But in another way, the fact that there are many in society who do not have such a buffer is the fault of the rest of us too. It is precisely the middle classes whose endless, mindless consumption fuelled the corporate policies that treated the less-fortunate increasingly badly. It is precisely the earning classes who prioritised bonuses and tax cuts over investment in the essential services and social safety-net that we now all need; who tolerated increasingly insecure work for the low-paid so long as it meant they could carry on buying more for less. In other words, the plight of the less fortunate in our society, is to some extent in the hands of the middle classes too.
And it is also the middle classes who were in the vanguard of the wave of angst that swept the country at the news that their chock-full consumer lives (and own long working hours in their dream careers) were going to be curtailed for the foreseeable future. It is they, after all, who are most afflicted with Affluenza, and who felt they had most to lose when those hell-for-leather lives ground to a halt. Anyone would think they never moaned about the impossible conflicts they faced in managing their daily routines…
The battle to come is definitely a matter of David and Goliath. But we all know the moral of that story. Life As It Was Before will only resume if sufficient people cave in and let it. There are of course many who desperately need to secure their incomes in the short term – but this is a battle with a longer time scale. It is not about not earning a reasonable income – it is about what we then do with it. And about what we more generally consider to be ‘reasonable’ (and unreasonable) in the first place.
There are signs that resistance is building: not only in the predictable (but sensible) calls from the Unions that workplaces need to be safe before people return to work – but also from those who support an extended closure of schools even at the (supposed) cost to their children of the lost hot-housing that formal education now is. It is also there in the numbers of people who have rediscovered that places are nicer (and cleaner) when not choked with cars; in the people who have actually appreciated more time spent with family or who have re-connected with their communities; in those who have discovered new pastimes and skills. And in the general sense of a life that is being lived at a more sustainable and in many ways more pleasurable pace.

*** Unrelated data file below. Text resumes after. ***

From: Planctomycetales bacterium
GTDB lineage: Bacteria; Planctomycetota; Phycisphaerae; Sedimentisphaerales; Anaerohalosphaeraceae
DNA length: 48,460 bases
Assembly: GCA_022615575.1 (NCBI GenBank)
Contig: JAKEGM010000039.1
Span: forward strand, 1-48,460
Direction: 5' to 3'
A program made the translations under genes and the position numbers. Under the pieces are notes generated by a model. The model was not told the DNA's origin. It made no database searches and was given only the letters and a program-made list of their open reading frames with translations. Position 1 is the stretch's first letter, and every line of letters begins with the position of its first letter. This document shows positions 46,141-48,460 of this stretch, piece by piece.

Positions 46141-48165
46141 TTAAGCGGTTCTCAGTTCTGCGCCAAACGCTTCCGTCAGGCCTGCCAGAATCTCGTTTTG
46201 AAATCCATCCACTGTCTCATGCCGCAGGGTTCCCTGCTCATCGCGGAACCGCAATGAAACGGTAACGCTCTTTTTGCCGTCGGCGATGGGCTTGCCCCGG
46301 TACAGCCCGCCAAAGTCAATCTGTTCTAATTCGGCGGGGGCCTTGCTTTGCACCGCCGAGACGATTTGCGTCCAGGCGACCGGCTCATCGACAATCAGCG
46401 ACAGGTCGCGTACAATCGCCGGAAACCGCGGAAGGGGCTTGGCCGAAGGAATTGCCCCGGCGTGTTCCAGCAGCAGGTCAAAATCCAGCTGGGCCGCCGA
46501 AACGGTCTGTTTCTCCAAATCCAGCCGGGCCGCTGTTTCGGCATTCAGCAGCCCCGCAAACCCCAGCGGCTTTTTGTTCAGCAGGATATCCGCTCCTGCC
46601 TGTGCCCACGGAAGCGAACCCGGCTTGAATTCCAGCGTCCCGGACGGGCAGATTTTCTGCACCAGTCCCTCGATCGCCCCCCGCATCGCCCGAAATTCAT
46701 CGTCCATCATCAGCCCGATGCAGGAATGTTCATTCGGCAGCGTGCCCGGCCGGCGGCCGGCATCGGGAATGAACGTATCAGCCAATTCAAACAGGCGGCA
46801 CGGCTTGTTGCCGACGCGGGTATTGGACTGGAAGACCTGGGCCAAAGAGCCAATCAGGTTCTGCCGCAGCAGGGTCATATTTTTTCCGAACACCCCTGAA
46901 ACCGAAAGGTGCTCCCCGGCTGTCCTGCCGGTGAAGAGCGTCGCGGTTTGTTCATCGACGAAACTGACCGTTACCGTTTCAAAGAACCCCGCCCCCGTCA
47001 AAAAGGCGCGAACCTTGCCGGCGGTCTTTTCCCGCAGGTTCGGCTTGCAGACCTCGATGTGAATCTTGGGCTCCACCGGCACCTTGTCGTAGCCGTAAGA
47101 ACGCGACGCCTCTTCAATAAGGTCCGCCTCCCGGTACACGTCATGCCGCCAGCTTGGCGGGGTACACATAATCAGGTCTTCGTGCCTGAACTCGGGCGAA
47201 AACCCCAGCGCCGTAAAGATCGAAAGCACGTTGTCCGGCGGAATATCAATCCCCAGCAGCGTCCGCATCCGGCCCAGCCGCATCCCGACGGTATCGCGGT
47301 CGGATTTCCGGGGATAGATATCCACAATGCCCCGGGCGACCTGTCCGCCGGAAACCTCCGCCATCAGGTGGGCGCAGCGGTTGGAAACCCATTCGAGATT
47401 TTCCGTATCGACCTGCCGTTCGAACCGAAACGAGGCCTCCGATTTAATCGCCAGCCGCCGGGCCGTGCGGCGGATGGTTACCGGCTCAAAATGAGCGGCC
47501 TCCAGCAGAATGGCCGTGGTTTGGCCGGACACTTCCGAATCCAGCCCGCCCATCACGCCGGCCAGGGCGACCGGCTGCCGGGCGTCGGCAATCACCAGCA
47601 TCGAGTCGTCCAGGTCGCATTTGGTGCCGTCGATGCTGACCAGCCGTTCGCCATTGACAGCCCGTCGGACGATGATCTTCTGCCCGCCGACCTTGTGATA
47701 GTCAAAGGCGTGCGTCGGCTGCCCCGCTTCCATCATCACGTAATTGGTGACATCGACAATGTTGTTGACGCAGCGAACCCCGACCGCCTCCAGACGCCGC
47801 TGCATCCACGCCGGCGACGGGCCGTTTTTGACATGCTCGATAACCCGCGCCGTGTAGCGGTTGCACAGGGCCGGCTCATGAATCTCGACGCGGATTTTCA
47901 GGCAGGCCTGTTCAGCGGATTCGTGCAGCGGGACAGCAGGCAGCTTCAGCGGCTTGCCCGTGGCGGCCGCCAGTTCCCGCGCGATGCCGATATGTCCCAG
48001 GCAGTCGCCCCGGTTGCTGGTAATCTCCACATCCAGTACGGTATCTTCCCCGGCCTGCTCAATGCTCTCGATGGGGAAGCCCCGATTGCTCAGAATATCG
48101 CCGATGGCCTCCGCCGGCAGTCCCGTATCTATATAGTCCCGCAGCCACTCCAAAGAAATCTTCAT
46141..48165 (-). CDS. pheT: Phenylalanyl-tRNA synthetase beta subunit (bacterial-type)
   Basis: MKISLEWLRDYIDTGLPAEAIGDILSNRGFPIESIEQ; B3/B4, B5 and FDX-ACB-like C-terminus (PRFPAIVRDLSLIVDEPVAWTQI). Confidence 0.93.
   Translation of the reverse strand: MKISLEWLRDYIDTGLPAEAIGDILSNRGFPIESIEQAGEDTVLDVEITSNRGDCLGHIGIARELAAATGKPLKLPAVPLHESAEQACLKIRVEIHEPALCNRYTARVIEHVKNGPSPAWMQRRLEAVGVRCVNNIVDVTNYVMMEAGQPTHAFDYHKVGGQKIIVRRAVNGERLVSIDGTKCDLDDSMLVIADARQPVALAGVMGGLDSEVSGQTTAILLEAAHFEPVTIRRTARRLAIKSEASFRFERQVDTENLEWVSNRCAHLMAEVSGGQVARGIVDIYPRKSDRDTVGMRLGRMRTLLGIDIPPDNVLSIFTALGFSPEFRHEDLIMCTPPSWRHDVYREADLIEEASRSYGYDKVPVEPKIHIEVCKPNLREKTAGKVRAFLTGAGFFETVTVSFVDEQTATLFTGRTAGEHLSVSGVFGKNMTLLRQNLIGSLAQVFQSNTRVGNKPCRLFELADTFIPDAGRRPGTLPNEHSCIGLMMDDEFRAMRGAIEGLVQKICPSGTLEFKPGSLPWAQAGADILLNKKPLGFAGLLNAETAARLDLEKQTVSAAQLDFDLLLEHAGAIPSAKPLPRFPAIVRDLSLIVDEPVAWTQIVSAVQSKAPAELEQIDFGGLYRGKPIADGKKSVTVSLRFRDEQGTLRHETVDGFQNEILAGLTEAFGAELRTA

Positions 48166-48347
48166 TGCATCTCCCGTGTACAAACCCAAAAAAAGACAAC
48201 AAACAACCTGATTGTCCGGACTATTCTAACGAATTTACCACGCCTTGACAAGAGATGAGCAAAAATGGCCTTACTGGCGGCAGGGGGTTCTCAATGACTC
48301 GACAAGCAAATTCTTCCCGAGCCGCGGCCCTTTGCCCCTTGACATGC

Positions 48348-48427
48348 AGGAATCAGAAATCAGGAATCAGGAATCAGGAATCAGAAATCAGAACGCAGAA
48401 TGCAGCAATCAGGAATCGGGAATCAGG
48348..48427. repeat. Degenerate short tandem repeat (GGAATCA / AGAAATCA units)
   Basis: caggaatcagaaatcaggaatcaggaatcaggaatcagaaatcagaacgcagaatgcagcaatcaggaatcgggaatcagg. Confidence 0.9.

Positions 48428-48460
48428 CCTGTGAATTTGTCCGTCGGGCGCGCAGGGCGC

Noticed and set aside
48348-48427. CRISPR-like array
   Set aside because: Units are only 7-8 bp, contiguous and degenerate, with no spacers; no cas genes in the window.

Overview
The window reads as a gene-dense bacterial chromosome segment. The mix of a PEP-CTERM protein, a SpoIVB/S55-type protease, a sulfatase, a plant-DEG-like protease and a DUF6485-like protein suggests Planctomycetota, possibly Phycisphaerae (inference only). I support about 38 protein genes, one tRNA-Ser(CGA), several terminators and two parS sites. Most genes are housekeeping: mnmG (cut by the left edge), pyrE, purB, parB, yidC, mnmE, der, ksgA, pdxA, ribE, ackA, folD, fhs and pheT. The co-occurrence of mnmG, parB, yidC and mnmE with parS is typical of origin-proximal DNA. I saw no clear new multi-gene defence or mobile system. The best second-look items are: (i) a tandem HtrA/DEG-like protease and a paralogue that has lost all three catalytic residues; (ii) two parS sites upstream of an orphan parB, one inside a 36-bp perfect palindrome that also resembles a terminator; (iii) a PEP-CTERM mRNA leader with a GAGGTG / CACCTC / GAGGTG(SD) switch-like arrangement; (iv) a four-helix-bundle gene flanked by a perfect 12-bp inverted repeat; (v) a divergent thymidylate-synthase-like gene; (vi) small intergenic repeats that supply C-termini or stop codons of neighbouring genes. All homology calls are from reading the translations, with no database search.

The battle to come will only be lost if all those things are forgotten in the coming months and years. All that is needed is for sufficient numbers of people to change – and then sustain – their ways of life, so that they are no longer duped by the call to resume a life that returns us to all those unmissed routines.
It is not easy to change one’s way of life. Managing with less stuff takes determination; if you’re hooked on it, finding other things to do than recreational shopping requires determination too. As does not getting in your car and travelling for every need. It is especially difficult since so much of our infrastructure is now geared to people doing exactly those things. But this emergency has shown that another way is still possible, when we put our minds to it. The question is, how many will actively, determinedly do so?
In the longer term, education, economics and commerce are all human constructs. The Virus, to say nothing of the wider ecological crisis are not – except inasmuch as we caused them. Pretty much any aspect of human life can be reconfigured, as it has been in the past weeks (political claims that “it can’t be done” have been shown for what they are). Except for whether you are alive or dead: in that respect, there is no contest.
The battle to come is going to be one of determination – between the vested interests who would get us back to a “normality” of whose detrimental effects we have been graphically reminded – and those who now see that something else is both possible and desirable. In the decisions we make as and when the immediate crisis winds down – the things we do, and perhaps more significantly the things we refuse to do – people-power must be able to send a loud message to those in power, about the changes that have to be made.
Because try as they might, neither corporations nor politicians can implement their programmes without the complicity of everyone else.